The findings showed that acupuncture is equally effective for the treatment of hypertension as the drug nifedipine, a pharmaceutical medication used for the treatment of high blood pressure and angina that relaxes the heart muscles and blood vessels.
Researchers looked at 51 patients with primary hypertension. The patients were randomly divided into an acupuncture treatment group and a drug control group, with 27 patients in the treatment group and 24 patients in the drug control group.
The acupuncture group consisted of 15 males and 12 females ages 37–72 years old, with an average age of 57.39 years. The patients had high blood pressure with systolic blood pressure 179.97 mmHg or diastolic blood pressure 110.39 mmHg. The drug control group consisted of 14 males and 10 females. The age range was between 36–72 years old, with an average age of 59.14 years. They had high blood pressure with systolic blood pressure 181.95 mmHg or diastolic blood pressure 109.93 mmHg.
The study compared the effects of acupuncture therapy with the administration of nifedipine for the immediate reduction of high blood pressure levels in patients with primary hypertension. In the randomized-controlled clinical trial, both acupuncture and nifedipine reduced blood pressure by 30-40 mmHg.
The researchers determined that acupuncture and nifedipine provided different advantages for the management of hypertension. Drug therapy reduced systolic and diastolic blood pressures within five to 20 minutes, whereas acupuncture took 30 to 60 minutes to produce results. However, there was no statistical difference between the effects of acupuncture and nifedipine for both systolic and diastolic blood pressure management.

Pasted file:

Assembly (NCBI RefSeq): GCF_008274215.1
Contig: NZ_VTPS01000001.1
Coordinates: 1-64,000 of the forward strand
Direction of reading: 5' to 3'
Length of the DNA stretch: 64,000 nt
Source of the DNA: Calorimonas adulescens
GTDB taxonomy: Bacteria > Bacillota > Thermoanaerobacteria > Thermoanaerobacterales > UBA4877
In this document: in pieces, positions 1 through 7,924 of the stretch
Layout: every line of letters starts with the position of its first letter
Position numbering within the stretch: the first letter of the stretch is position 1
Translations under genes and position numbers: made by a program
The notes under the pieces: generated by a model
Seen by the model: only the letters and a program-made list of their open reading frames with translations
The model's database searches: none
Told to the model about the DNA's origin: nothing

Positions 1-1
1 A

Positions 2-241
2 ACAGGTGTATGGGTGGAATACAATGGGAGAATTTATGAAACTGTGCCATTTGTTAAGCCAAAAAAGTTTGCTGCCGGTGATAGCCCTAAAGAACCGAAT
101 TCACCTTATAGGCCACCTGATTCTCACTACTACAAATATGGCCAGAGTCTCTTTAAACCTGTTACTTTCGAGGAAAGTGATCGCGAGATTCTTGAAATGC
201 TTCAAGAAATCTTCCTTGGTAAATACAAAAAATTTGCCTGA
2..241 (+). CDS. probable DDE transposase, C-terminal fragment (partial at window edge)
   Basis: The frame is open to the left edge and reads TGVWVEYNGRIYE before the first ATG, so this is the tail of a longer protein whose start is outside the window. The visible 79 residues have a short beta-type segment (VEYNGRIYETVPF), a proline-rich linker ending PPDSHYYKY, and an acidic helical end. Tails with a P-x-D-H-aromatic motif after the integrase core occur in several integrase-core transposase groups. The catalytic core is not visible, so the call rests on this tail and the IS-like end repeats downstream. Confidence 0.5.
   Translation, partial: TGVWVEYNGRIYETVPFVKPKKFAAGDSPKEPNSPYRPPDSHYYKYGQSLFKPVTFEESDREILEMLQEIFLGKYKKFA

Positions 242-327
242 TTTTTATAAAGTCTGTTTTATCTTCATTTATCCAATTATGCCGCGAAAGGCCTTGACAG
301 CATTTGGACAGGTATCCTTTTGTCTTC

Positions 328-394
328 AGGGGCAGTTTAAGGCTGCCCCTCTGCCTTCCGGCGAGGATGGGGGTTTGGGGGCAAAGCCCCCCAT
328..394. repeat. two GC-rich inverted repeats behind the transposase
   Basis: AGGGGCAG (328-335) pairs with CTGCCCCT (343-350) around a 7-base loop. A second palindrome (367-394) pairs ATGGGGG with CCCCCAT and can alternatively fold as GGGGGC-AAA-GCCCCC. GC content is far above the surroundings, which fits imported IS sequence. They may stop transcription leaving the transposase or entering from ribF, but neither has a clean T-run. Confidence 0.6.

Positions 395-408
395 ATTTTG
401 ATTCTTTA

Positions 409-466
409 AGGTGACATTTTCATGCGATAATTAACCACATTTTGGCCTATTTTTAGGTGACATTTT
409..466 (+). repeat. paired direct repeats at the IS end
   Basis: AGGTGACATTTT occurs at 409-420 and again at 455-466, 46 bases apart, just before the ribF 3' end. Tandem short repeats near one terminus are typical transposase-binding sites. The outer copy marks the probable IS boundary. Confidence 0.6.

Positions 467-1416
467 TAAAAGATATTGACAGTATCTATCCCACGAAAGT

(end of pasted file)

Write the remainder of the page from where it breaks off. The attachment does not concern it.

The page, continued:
For patients with extremely high blood pressure, acupuncture significantly reduced systolic and diastolic pressures. For patients with moderate levels of high blood pressure, acupuncture moderately reduced systolic and diastolic pressures. The clinical advantage was acupuncture provided a regulated lowering of blood pressure relative to the clinical needs patients.
The homeostatic properties of acupuncture therapy for the treatment of hypertension indicates that acupuncture does not produce adverse hypotensive reactions. Nifedipine, by contrast, may produce excessive lowering of blood pressure, especially during the first use of the drug or if the patient is dehydrated.
In a related study conducted at the Shanxi College of Traditional Chinese Medicine, researchers found acupuncture combined with drug therapy effective for the treatment of primary hypertension. Patients were randomly and equally divided into an acupuncture treatment group and a drug group. The drug group received administration of felodipine, a calcium channel blocker used for the treatment of hypertension.
Acupuncture plus felodipine produced an 86.7 percent total effective rate. Using only felodipine, the total effective rate was 73.3 percent. The researchers note that the integrative medicine approach to the treatment of hypertension improves patient outcomes by 13.4 percent.
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